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GreatSchools Rating

George Washington Charter School

Charter | K-5

 
 

Living in Palm Desert

Situated in a suburban neighborhood. The median home value is $211,500. The average monthly rent for a 2 bedroom apartment is $1,050.

Source: Sperling's Best Places
Last modified
Community Rating

4 stars

Community Rating by Year
2014:
Based on 4 ratings
2013:
Based on 13 ratings
2012:
No new ratings
2011:
Based on 1 rating

Teacher quality

Principal leadership

Parent involvement

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26 reviews of this school


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Posted June 25, 2014

Wow! This school is amazing! I am very proud and honored to have my daughter attending here and I have had nothing but positive experiences with the teachers, counselor, and principal. Even when I got in trouble and had to have a meeting with my daughter, husband, and principal for her frequent lateness one year, I felt very proud of how it was handled by Mr. Lehmann. We were being held accountable respectfully yet seriously, and had to sign a contract to improve the matter, and we did :). As for the office staff they can be curt and cold, but it isn't always that way. It can be unnerving, but I brush it off as they are good at their jobs and are good to my daughter. The teachers and staff are hard working, caring, and all share the same goal and thats to give your child a great education and learning experience and I believe that every year that is achieved for the vast majority of their students. I am not close with any of the parents at the school, but the ones who volunteer are always nice and welcoming and I have yet to experience the cliques that were mentioned in comments below and I hope I never do. As for the fundraising I think its great and very beneficial.
—Submitted by a parent


Posted June 2, 2014

WCS is an amazing school. I have a child with mild special needs and the teachers and the school counselor are willing to work with myself and our OT. My other child is not a quick learner and her teachers have been amazing working with us to keep her moving at the same pass of the class and does not make her feel bad or awkward.
—Submitted by a parent


Posted February 27, 2014

It's pretty simple, if your child can fit within the WCS mold and you can stomach the social jockeying and labeling, this school is great. However, if your child is struggling or has innate differences, it can be a very cruel place. Try to avoid the front office and the gossip moms who are parked there much of the day (literally).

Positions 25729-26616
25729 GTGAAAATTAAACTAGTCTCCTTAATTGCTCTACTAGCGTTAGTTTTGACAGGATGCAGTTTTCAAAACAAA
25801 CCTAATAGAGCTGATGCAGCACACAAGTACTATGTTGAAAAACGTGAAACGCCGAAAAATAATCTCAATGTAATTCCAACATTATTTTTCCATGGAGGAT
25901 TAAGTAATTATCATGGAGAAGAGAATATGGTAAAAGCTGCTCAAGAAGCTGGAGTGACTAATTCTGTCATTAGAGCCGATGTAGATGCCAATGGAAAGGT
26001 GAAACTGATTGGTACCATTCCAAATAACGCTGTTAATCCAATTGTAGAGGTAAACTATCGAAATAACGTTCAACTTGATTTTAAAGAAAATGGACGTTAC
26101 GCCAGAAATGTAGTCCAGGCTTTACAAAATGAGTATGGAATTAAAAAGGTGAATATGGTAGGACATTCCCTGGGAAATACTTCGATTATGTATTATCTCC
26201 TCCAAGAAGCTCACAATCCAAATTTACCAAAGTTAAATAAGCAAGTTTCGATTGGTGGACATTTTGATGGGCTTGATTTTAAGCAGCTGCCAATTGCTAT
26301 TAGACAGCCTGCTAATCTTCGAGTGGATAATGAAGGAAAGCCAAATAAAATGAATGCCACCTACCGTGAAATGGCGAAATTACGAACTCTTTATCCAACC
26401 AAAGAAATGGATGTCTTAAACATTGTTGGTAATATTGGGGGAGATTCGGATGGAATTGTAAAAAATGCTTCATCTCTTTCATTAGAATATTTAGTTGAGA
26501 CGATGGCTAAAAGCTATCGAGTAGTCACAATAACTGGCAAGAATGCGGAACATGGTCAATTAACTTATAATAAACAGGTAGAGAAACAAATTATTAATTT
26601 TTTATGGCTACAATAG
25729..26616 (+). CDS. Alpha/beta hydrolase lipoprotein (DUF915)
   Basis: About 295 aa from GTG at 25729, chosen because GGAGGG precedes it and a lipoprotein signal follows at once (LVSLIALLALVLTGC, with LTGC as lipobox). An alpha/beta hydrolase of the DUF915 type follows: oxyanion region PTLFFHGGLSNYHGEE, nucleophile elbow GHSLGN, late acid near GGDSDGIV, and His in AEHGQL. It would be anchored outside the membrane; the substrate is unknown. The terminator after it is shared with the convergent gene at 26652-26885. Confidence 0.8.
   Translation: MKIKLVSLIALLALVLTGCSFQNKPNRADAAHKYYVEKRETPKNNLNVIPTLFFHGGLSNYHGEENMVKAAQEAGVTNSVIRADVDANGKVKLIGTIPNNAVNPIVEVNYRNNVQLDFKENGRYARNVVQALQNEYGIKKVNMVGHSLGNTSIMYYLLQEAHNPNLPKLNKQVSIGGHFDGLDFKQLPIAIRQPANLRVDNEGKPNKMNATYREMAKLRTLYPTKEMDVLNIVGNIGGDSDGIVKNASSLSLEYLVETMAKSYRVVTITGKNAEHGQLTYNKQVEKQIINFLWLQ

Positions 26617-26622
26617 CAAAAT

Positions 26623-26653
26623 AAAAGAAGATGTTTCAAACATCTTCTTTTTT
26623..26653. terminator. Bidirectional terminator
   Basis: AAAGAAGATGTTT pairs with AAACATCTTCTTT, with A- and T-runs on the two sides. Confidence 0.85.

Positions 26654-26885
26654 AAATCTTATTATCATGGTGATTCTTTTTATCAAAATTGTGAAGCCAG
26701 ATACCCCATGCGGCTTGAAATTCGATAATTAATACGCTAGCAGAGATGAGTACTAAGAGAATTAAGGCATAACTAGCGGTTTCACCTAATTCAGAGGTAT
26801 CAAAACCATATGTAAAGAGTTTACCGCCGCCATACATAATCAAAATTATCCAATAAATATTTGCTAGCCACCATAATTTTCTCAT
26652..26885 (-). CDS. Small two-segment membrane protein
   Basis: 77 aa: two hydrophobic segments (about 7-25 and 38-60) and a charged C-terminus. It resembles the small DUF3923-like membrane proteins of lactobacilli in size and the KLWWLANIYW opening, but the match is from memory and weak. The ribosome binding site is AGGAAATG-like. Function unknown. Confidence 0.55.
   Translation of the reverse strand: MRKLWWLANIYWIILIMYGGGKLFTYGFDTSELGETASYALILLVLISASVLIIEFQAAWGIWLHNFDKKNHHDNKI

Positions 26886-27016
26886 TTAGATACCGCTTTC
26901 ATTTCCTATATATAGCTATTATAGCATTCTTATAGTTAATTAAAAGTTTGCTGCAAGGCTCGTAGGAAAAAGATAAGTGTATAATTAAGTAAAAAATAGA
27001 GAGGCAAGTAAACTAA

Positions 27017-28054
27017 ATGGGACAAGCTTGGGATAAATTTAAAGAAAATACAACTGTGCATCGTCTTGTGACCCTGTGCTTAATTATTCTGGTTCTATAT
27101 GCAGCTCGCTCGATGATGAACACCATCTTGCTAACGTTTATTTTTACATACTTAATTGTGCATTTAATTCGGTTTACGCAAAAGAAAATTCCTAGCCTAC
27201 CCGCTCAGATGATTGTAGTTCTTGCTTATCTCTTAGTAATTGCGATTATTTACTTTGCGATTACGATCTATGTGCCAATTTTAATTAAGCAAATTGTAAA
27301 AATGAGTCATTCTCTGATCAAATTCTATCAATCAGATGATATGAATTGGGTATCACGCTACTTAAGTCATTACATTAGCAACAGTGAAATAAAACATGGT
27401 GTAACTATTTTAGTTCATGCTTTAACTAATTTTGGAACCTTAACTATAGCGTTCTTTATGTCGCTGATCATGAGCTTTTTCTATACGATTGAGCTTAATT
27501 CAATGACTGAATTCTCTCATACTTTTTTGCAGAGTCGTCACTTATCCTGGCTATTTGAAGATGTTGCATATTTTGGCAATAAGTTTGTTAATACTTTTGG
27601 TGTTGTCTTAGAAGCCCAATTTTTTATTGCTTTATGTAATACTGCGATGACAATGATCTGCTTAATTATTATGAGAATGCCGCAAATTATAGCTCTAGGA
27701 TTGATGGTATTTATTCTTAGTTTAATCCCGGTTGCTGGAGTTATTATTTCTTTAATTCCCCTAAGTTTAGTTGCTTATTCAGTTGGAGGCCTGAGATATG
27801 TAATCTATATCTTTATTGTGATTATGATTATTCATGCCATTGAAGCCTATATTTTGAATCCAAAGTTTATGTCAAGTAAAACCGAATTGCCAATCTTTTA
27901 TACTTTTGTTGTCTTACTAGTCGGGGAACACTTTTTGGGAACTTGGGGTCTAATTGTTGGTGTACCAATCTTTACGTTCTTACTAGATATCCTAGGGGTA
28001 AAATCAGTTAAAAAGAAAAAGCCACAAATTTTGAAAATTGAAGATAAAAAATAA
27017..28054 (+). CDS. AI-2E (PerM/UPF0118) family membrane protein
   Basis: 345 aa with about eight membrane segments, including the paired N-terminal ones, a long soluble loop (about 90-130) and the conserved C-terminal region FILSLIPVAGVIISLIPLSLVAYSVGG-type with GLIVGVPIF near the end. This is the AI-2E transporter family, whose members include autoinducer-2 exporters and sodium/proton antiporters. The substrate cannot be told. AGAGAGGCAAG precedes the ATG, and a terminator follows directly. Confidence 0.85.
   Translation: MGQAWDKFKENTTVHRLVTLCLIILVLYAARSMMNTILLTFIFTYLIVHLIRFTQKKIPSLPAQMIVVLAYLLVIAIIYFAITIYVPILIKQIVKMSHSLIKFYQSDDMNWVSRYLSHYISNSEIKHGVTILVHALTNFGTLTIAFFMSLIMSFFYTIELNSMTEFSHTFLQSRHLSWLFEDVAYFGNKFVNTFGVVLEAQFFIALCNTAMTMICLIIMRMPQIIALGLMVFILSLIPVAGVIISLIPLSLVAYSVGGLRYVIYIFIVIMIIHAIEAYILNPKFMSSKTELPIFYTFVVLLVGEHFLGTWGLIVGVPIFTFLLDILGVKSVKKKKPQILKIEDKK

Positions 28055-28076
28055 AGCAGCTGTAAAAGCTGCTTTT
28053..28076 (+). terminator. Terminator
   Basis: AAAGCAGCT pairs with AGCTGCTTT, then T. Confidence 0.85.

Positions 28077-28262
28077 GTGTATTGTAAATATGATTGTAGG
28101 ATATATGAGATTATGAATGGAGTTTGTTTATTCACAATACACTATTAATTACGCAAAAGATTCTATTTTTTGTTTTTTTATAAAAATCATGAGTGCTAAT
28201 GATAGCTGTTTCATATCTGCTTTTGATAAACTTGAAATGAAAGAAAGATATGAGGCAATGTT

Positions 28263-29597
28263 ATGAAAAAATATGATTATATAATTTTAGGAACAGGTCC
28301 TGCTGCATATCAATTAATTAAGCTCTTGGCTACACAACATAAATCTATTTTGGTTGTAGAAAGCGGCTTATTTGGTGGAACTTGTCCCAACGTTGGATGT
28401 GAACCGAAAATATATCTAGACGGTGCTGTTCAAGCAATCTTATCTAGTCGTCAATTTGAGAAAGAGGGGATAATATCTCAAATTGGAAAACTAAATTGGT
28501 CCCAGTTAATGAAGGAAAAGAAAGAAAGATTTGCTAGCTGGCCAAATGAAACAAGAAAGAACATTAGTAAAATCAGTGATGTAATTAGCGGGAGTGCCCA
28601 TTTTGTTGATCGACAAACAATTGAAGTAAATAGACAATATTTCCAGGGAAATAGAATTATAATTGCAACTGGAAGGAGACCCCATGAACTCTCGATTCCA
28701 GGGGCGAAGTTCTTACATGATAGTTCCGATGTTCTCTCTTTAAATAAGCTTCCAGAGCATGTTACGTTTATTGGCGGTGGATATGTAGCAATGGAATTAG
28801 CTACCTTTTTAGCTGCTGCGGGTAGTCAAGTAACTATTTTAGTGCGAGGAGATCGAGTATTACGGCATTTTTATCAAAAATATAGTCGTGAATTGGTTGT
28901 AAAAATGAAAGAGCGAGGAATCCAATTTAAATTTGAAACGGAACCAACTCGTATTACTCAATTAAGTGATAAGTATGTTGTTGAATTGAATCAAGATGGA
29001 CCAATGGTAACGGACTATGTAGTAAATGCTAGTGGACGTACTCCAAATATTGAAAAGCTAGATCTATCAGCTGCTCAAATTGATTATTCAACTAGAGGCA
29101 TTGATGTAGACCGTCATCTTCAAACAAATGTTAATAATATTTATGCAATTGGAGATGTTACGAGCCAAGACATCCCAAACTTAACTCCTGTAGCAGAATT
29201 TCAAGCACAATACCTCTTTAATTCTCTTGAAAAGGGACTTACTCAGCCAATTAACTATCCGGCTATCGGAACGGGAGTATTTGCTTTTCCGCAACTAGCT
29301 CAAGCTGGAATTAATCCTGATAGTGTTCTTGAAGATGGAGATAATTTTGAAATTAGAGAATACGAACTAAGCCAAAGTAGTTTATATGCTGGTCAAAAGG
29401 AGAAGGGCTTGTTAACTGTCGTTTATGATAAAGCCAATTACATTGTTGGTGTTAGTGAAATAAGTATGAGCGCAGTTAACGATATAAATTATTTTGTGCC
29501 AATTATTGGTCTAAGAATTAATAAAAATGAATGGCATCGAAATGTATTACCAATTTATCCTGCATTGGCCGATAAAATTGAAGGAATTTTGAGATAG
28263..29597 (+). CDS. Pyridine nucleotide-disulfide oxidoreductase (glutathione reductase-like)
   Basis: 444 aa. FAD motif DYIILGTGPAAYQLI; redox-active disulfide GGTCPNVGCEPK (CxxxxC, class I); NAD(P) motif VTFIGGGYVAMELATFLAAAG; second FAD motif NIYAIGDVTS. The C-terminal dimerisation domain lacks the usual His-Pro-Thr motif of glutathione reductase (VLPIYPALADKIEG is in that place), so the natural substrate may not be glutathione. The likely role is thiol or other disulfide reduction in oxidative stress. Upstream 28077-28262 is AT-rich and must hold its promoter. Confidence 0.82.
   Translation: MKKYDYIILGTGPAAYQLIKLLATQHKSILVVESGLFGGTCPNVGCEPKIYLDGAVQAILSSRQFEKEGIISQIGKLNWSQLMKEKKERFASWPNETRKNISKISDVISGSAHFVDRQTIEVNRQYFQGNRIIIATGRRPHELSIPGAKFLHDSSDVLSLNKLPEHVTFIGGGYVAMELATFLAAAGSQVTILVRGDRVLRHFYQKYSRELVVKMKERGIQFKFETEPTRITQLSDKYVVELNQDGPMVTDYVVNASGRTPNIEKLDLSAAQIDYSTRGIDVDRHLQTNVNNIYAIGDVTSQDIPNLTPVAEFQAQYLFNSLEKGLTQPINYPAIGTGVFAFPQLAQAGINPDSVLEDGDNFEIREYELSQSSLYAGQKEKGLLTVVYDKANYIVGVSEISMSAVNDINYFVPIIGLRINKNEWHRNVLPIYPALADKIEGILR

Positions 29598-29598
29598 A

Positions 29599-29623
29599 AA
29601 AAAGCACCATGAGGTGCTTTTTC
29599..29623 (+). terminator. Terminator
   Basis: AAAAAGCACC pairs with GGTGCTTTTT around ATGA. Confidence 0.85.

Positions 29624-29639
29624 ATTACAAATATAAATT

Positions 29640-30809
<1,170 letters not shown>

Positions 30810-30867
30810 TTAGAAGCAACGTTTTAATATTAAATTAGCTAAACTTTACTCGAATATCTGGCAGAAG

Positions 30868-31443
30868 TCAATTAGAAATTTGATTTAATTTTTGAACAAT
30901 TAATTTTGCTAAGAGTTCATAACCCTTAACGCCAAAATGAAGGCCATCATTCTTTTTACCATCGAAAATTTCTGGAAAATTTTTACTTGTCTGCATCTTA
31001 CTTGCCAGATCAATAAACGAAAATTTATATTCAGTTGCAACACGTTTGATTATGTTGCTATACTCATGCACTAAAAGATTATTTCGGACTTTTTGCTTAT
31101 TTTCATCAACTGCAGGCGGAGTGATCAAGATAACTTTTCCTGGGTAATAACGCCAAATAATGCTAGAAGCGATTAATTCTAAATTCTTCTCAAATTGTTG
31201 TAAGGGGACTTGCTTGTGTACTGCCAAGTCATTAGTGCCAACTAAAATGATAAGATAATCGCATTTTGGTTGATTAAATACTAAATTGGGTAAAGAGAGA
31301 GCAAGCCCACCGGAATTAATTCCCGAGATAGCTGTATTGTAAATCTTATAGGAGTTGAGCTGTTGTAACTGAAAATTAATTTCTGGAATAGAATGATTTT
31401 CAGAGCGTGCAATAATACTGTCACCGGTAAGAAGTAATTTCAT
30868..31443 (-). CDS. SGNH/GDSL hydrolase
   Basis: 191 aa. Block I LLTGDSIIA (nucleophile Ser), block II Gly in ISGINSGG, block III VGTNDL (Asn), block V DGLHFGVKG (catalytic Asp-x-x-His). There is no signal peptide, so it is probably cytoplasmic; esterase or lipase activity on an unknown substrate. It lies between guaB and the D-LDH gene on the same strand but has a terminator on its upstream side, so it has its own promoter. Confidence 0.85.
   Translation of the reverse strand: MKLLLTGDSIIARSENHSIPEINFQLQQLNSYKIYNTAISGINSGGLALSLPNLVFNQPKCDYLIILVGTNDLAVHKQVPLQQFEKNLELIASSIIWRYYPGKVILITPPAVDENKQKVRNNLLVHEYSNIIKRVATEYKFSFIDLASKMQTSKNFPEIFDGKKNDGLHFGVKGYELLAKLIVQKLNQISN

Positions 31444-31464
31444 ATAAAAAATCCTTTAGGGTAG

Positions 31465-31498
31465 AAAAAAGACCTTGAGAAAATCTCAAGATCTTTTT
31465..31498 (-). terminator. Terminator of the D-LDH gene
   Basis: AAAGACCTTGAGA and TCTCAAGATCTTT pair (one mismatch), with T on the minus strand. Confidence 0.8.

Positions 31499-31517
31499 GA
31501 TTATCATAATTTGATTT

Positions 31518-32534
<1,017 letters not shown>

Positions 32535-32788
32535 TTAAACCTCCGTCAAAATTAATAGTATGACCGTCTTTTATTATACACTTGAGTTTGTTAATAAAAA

—Submitted by a parent


Posted February 13, 2014

Is your child different? Quirky? Creative? Special needs? This is NOT the place for them. You will quickly learn that children (& parents) outside of the "norm" are less than welcome. Two teachers, and the school counselor, suggested retention and actually used the word "lazy" in describing my child, said they wanted to help, but offered zero solutions. Very quick to blame child and parents. Three way conversation via speaker phone with my child and the principal. Principal accused my child of lying, "I find it impossible to believe that you're reading so much yet have taken no AR tests. How is that possible?" Made no difference that my child was reading a large book at that time. Gossip/passive-aggressive/cliquey behavior from parents/staff who are old enough to know better. Many students are quick to exclude different kids from non-class activities. My child went from smiling and open to being withdrawn and sad. Heartbreaking that a school will not (cannot?) properly address children outside of the norm, and have little problem crushing a child's spirit for API scores. Improvements? Study and implement Finland's school structure, for true quality in education & learning.


Posted November 3, 2013

Gossip is a problem at this school. I've witnessed it in the front office with staff, self-important parents and teachers alike. Sadly, the subjects have no recourse and tend to be labeled as troublemakers. As long as you can avoid the "line of fire", you can have a positive experience at this school. I've found that the teachers who are not the most "popular" ones tend have better critical thinking skills and are more effective educators. The fundraising does provide extra programs and activities.
—Submitted by a parent


Posted October 30, 2013

We enjoy the school and the staff. The ladies in the front office are always polite to us. We never worry about the fundraising and it's never been an issue we have noticed over the last six years. Best school by far and staff is always nice.
—Submitted by a parent


Posted October 28, 2013

The truth is that all it matters is if you donate money at all times ( by the way it doesn't matter if you put many hours at the school helping in the classroom as a parent volunteer ), and also if you become good friends with the teachers. Some of the teachers are fair but others are not. Too bad Mr. Lehman who is an excellent principal is unawared of this issue. This will help your child get the top awards. If your child gets better scores on their Star testing and their academics well too bad!!! What counts is how much money you give and who you are friends with. So sad for the children that actually deserved high academic excellence. After all their scores help the school rankings. They make the school look good!!!!!